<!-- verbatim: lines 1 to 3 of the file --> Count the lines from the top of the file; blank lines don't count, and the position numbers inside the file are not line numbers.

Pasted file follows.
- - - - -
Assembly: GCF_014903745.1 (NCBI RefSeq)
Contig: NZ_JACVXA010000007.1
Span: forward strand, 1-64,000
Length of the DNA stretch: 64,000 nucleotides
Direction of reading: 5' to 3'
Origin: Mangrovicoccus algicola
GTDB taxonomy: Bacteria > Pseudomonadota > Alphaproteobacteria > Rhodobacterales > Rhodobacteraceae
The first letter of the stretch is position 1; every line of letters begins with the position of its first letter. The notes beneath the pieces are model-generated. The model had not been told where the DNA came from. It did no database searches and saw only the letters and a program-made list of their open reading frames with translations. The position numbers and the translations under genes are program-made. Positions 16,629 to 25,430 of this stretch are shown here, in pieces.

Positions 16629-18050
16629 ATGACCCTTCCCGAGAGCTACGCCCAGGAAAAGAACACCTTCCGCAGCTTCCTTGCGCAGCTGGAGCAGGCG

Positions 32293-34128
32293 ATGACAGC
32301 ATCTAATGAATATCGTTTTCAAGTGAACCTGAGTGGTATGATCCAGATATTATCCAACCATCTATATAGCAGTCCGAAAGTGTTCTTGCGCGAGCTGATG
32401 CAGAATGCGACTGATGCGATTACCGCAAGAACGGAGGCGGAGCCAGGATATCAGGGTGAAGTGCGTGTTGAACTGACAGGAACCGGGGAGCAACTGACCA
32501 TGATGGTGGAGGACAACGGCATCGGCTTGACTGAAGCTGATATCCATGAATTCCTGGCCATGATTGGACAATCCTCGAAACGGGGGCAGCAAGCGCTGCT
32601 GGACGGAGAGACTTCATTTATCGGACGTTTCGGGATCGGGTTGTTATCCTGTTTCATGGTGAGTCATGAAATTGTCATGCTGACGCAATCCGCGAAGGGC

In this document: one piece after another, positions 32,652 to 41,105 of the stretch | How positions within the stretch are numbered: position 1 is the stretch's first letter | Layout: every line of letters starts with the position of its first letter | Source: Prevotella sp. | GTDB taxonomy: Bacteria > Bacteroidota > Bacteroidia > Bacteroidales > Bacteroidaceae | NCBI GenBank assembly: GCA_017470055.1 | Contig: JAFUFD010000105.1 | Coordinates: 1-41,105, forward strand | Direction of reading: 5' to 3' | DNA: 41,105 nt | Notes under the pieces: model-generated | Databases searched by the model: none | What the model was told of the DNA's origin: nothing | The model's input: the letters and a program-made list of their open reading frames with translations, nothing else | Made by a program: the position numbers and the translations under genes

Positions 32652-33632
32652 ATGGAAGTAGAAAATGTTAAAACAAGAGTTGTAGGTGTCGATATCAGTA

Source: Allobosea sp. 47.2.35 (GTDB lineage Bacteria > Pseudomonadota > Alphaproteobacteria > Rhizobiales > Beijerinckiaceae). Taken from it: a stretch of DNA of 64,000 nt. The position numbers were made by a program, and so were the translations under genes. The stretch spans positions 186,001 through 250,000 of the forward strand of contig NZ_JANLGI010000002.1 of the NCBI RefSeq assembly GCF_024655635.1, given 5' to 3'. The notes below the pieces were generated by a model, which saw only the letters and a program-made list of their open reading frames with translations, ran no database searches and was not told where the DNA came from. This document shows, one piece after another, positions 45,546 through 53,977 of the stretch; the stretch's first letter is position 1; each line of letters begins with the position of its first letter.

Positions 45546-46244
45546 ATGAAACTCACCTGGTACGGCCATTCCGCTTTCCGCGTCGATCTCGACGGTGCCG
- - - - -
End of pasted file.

Assembly: GCF_014903745.1 (NCBI RefSeq)
Contig: NZ_JACVXA010000007.1
Span: forward strand, 1-64,000